Dorothy Hunt's death led to the accident becoming caught up in rumors and conspiracy theories related to the unfolding Watergate scandal.[14] Hunt was carrying $10,000 in $100 bills when the plane crashed, and some alleged that this money was meant for people connected to Watergate.[6][14] James McCord alleged that Hunt supplied the Watergate defendants with money for legal expenses.[6] The FBI's appearance at the crash scene was also regarded by some as unusually fast.[11][14] Skeptics of the official narrative speculated that the plane was targeted due to Hunt's presence on board, and that sabotage of the flight was covered up by government agencies. As a result, the accident became known as "the Watergate crash."[11][14]

Proponents of Watergate-related theories included Sherman Skolnick, a Chicago-based private investigator, who alleged that the aircraft had been sabotaged by the CIA.[lower-alpha 3] On June 13, 1973, Skolnick testified at an NTSB hearing in Rosemont, Illinois and claimed the Federal Bureau of Investigation, Columbia Broadcasting System, United Airlines, traffic controllers at Midway, and the NTSB itself conspired in a plot to sabotage the flight because 12 of its passengers had links to Watergate.[15][lower-alpha 4] United Airlines officials had asked the NTSB to hear Skolnick's version because he had frequently charged that UAL was among those attempting to suppress his explanation of events.[15] He said that Hunt carried $2 million in traveler's checks and money orders stolen from the Committee for the Re-Election of the President, $50,000 in currency, and documents that may have led to the impeachment of President Richard Nixon.[15] He stated a hitman — that Nixon had placed aboard the aircraft to make sure that Hunt was killed — also died in the crash.[15] The Chicago Tribune said that Skolnick "[knitted] scores of facts and assumptions together loosely" and "[no] documentation was produced to substantiate the charges".[15]

The claim of CIA responsibility was echoed by Nixon's special counsel Chuck Colson in an interview with Time (magazine) magazine in 1974.[16] However, the same article speculated that Colson was accusing the CIA of the broad Watergate conspiracy in a desperate attempt to stave off Nixon's impeachment in the scandal, and that Colson may have "lost touch with reality" as he faced a prison sentence.[16]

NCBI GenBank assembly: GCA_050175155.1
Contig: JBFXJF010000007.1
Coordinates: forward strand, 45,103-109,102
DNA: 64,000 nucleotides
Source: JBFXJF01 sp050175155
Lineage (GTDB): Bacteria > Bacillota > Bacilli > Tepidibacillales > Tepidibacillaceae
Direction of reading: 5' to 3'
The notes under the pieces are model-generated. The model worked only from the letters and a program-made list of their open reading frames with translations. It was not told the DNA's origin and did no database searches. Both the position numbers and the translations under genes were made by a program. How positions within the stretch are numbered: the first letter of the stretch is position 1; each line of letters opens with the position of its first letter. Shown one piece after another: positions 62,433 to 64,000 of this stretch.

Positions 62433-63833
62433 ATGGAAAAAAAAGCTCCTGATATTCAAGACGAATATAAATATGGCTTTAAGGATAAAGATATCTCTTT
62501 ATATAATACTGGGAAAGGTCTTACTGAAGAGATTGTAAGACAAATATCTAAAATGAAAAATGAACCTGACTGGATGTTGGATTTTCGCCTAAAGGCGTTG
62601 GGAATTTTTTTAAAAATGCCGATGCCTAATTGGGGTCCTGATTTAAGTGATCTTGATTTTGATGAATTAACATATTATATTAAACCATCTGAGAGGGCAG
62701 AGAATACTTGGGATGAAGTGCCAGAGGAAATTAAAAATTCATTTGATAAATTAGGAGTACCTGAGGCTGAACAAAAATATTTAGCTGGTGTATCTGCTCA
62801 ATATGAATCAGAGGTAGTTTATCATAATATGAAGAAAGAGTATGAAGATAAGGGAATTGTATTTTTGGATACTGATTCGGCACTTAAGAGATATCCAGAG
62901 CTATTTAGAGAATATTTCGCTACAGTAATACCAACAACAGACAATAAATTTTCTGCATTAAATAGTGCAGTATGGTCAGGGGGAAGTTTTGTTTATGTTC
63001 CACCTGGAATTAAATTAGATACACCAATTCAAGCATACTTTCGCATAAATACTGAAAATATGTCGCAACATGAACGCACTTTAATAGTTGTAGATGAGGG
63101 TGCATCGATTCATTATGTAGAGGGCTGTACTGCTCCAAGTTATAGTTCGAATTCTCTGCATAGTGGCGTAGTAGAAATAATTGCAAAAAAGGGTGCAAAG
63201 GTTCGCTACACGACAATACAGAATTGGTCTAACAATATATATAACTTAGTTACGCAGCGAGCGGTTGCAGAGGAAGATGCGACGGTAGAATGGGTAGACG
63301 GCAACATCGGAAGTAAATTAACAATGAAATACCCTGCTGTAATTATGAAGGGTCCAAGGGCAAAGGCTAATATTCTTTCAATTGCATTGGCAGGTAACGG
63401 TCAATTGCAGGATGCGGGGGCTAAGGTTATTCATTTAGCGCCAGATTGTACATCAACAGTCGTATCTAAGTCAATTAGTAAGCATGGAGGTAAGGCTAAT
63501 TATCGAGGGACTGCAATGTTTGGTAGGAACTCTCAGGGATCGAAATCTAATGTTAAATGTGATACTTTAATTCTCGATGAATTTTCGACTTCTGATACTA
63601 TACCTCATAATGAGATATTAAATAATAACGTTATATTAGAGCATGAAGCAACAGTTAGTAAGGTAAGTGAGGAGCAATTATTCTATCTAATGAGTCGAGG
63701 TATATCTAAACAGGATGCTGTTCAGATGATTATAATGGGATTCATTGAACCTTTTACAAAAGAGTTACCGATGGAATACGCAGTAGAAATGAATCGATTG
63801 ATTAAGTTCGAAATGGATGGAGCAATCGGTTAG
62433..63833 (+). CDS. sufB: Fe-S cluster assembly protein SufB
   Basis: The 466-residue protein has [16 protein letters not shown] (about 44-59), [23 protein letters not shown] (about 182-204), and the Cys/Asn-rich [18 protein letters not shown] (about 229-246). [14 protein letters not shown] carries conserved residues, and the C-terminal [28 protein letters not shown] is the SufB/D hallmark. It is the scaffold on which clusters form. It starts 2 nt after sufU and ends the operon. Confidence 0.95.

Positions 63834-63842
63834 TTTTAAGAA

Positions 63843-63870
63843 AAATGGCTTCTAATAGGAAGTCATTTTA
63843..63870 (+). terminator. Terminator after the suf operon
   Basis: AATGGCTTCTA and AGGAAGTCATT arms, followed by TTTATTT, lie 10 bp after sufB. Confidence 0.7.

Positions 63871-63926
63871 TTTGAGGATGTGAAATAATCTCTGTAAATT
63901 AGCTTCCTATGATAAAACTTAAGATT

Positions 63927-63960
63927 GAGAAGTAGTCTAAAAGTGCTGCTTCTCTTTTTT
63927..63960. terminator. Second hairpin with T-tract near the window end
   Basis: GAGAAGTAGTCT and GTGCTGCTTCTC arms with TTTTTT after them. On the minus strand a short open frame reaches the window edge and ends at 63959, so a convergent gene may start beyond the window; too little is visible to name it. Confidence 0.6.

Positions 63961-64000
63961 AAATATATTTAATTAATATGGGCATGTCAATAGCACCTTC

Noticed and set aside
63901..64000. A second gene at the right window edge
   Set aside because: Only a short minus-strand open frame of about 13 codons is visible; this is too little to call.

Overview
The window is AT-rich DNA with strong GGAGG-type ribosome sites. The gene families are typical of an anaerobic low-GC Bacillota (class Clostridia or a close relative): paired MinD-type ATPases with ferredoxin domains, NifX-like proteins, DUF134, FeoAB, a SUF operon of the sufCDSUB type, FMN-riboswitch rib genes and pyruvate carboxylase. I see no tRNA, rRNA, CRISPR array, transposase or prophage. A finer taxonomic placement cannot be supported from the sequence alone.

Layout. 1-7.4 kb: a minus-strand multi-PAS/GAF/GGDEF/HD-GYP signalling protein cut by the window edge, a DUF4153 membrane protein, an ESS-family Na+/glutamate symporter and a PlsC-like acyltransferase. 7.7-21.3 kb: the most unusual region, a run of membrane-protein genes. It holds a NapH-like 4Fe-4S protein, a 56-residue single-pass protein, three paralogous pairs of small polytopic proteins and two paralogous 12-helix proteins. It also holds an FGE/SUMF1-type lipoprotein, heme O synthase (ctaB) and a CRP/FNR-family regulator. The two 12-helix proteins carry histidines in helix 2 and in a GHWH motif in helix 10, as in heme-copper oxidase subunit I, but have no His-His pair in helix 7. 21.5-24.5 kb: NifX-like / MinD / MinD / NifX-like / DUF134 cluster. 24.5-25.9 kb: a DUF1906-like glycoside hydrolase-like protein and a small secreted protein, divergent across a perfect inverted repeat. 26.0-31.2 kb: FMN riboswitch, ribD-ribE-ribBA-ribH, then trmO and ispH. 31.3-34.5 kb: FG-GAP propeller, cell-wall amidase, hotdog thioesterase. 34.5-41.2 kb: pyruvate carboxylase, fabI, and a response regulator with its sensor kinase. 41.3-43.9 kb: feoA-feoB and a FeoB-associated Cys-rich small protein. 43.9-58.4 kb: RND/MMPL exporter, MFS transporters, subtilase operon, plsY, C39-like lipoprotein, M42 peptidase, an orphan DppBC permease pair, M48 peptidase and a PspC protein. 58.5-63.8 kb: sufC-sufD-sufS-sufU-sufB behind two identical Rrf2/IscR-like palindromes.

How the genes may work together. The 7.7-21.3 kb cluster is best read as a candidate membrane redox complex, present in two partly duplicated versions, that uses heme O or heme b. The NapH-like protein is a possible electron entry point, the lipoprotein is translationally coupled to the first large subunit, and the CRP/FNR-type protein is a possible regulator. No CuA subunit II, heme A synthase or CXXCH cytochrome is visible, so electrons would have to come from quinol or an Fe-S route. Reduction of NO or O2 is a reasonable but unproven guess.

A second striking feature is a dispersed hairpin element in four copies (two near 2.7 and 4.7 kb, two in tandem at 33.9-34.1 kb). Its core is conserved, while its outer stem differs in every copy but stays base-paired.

1. 1.00 1.01 1.02 1.03 1.04 1.05 1.06 1.07 1.08 1.09 1.10 1.11 1.12 1.13 1.14 1.15 1.16 1.17 1.18 1.19 1.20 1.21 1.22 1.23 1.24 1.25 1.26 1.27 1.28 1.29 1.30 1.31 1.32 1.33 1.34 1.35 1.36 1.37 1.38 1.39 1.40 1.41 1.42 1.43 1.44 1.45 1.46 1.47 1.48 "Aircraft Accident Report, United Airlines Inc., Boeing 737, N9031U Chicago-Midway Airport, Chicago, Illinois, December 8, 1972" (PDF). National Transportation Safety Board. August 29, 1973. http://libraryonline.erau.edu/online-full-text/ntsb/aircraft-accident-reports/AAR73-16.pdf. Retrieved August 18, 2011. 
  2. "Chicago jet crash kills 43". Milwaukee Sentinel. UPI: p. 1, part 1. December 9, 1972. https://news.google.com/newspapers?id=8W5QAAAAIBAJ&sjid=bREEAAAAIBAJ&pg=6444%2C3807835. 
  3. "Arline plows into houses killing 46, including solon". Eugene Register-Guard. Associated Press ((Oregon)): p. 1. December 9, 1972. https://news.google.com/newspapers?id=J6lVAAAAIBAJ&sjid=9-ADAAAAIBAJ&pg=3905%2C2159088. 
  4. "Crash toll rises to 45". Spokane Daily Chronicle. Associated Press ((Washington)): p. 2. December 9, 1972. https://news.google.com/newspapers?id=8KFYAAAAIBAJ&sjid=kPgDAAAAIBAJ&pg=5659%2C2585297.